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Christopher Webster [Celluloid 07.16.08] movie review scifi horror action



Year: 2008
Release date: TBD
Director: Eric Bilodeau
Writers: Eric Bilodeau/Gagné Jonathan
IMDB: link
Trailer: link
Review by: agentorange
Rating: 7.2 out of 10

Leave it up to another French Canadian maverick to take a script that would have been turned down by every studio in Hollywood for being too ambitious and go out and make it himself with a group of friends and limited resources. That's what I think about Eric Bilodeau's drive as a filmmaker in a nutshell but, considering the amount of smart PA flicks we've been getting from the French Canadian indie scene of late, I cant say I'm completely shocked at the sheer ambition of Hunting Grounds. I mean, between Zordax II, 2027: Le Depart, and now Hunting Grounds, we've been treated to some of the most visually adventurous and genre bending low budget fare in quite a while - as well as a bit of a lesson in what Bilodeau's English speaking compatriots have been perhaps failing to accomplish. Hunting Grounds is a "very big small movie" with lots of smarts and proof that amazing things can be done with a little ambition and very big kahoonas. But what exactly is the film all about? And how did it evolve?






Hunting Grounds is about a future world where coming in contact with nature has been outlawed and human dependence on virtual reality has reached its apex. Except this ain't no holodeck garbage people. Virtual reality has become so advanced that people travel virtually, communicate with virtual doubles, and even interact in virtual spaces. A group of virtual hunters and revolutionaries who are fighting to break free of the soul numbing dislocation of virtual reality, break out of the walled in Quebec City to go out into the wild on a "real hunt." Except, due to a top secret military experiment that's gone fubar, they end up having to hunt a hoard of zombies!

I was lucky enough to chat with Mr. Bilodeau over the interwebs this week to find out how the heck you come up with a film as big and with so many ideas as Hunting Grounds and, well, it turns out it's because he's got big influences. In fact, you could say Hunting Grounds is DUNE meets Dawn of the Dead, but I won't, because that would actually just end up being an understatement if you can believe it. Here's what Bilideau had to say about what was going through his head when he set out to make Hunting Grounds:

"Well, the idea of making a feature film without financing came after seeing S.I.C.K. (Serial Insane Clown Killer). This film was so bad that I figured that, with our experience, we couldn't do worse. That was the first idea but I also wanted to mix Sci-Fi and Horror - but not hardcore horror. I am a huge fan of the first Romero trilogy, especially Dawn and I think that the social critique he expressed as zombies was brilliant - I wanted to continue in that direction. Also, I probably have a lot of Frank Herbert's Dune (the books) in the political setup."



There is no question that a dissident political thread underlines the action in Hunting Grounds. From his presentation of a future Canada that is oppressive and militaristic, to the cautionary eco message, to a real paranoia about our growing reliance on virtual environments, Bilodeau excels at taking a big bold scifi canvas and painting it with profound messages about who we are now and where we might be headed.

"To me, the most important message is about our dependency on virtually built environments. It is a very important critique. My idea with the film has always been to tell a story and to "show" people our reality."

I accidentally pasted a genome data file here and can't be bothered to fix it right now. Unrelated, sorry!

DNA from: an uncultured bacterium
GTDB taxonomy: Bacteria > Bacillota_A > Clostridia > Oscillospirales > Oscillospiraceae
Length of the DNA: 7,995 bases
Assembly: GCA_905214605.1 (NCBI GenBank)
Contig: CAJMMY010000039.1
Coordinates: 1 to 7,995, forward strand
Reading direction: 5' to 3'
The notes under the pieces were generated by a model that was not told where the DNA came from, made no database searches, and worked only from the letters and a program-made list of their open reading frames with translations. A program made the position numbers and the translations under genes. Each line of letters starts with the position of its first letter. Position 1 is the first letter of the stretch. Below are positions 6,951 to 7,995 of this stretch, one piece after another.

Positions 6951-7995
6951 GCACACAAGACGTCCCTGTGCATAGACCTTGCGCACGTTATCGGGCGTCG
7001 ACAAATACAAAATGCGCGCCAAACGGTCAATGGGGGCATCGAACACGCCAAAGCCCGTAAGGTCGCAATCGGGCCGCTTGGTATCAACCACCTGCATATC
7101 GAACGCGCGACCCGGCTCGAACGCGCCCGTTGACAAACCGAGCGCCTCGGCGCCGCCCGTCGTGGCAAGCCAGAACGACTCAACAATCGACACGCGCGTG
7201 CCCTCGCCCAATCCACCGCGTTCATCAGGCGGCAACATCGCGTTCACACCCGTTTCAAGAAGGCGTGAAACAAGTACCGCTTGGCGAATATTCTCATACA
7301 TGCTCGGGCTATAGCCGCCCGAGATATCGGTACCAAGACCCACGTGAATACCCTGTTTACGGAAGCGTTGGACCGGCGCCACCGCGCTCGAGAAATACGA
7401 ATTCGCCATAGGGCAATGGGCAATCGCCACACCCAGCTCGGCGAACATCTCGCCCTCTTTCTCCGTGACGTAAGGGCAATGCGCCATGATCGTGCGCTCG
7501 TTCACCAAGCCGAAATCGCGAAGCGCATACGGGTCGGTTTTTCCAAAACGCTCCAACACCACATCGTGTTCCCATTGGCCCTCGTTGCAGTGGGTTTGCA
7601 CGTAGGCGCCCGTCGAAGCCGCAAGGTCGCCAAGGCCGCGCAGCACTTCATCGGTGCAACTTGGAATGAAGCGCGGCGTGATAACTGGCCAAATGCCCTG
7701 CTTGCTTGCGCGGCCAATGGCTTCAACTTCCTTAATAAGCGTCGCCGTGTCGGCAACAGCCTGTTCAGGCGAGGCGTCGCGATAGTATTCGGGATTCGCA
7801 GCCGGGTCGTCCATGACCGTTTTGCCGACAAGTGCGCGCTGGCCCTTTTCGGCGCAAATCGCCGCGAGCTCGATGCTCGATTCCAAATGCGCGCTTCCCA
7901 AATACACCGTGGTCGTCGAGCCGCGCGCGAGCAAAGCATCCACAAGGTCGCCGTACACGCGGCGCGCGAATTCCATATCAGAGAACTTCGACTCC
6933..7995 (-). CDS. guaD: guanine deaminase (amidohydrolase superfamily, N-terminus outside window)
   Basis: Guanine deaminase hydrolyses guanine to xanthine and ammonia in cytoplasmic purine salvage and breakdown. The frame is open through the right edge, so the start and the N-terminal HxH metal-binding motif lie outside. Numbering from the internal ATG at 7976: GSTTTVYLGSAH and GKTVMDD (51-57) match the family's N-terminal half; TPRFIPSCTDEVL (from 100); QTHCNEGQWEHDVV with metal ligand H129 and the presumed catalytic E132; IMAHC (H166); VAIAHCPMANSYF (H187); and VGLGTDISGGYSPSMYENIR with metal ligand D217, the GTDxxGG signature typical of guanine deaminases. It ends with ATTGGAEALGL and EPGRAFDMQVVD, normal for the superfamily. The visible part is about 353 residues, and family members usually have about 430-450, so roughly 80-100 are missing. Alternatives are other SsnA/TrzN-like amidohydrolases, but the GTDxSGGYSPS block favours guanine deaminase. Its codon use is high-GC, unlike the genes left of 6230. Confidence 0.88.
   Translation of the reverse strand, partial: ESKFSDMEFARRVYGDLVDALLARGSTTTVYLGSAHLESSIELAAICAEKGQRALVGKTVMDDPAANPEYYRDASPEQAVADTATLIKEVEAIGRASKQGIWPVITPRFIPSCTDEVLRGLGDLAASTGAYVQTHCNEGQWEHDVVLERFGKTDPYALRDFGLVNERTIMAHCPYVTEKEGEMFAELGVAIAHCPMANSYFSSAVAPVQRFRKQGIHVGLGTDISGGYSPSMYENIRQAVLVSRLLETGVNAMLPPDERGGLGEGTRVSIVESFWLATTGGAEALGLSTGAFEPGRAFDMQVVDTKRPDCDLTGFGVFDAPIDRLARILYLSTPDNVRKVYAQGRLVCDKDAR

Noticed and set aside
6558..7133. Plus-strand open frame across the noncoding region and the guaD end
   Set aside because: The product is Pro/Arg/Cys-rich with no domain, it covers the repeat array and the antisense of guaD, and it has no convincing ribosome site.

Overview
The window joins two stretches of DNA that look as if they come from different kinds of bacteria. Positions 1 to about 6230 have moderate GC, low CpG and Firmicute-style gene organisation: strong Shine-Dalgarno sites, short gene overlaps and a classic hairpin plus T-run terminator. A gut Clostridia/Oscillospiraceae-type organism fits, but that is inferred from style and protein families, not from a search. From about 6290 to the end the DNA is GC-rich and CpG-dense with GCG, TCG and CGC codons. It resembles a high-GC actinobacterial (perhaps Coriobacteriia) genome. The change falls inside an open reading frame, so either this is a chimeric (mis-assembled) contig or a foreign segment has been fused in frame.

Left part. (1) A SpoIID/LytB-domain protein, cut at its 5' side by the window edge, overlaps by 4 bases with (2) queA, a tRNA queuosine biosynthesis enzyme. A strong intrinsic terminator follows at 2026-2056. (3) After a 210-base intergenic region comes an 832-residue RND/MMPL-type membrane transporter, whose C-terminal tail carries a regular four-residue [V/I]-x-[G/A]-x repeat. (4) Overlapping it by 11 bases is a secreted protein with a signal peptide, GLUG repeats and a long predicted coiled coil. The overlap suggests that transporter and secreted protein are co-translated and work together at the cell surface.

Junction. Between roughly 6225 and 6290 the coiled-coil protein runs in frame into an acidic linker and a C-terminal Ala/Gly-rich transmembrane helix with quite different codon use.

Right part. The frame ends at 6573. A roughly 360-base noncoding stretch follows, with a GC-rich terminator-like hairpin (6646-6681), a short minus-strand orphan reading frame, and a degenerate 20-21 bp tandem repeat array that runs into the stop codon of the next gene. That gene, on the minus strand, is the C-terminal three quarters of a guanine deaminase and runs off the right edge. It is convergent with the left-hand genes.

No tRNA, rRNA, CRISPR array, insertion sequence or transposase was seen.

However probably the biggest political move Bilodeau made with Hunting Grounds was to have the majority of the film in English, a move that has actually been getting him some flack by his French Canadian peers. From my own English speaking point of view, getting his French actors to speak in English felt like a hindrance to the flow of the film and like Bilodeau was just looking to reach a wider audience. But, after speaking with him about it, he owned up to some of the his other thoughts on the decision.

"Obviously, it is to reach a wider audience, but it is also a very French Canadian critique of our society. I've been to countless film sets and if there is one or two Anglophones in the group, we all speak English - that's how we are I guess, we want to make people feel comfortable and we know English (a lot of us do) so we usually have that tendency, even in the business area as well. Following that logic, when the scene was with Francophones, it was in French, when there where Anglophones, it was in English. Also, I think that Canada is all about those two languages, we should be proud of both and practice them if we can."





Of course, besides all the social commentary, Hunting Grounds is also a marvel for the eyes, full of eye popping special FX and enough scifi gadgetry to make even the most hardened scifi buff weak at the knees. It really seemed like the film had everything in it; awesome zombie make-up, convincing models, well integrated CGI, and the odd bit (but not too much) gore for those of us who kind of like that stuff.

And the best part of it is that we're getting even more in the future! According to Bilodeau; "Hunting Grounds was always intended to be very Sci-Fi dense, and it's actually the first of 4 films. This one settles the ground." So there you have it folks. Keep your eyes on Quebec because there's sure to be more amazing post apocalyptic/cyberpunk/horror action coming our way.







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cyberhal (13 years ago) Reply

excellent review

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Upton (10 years ago) Reply

This isn't a review.


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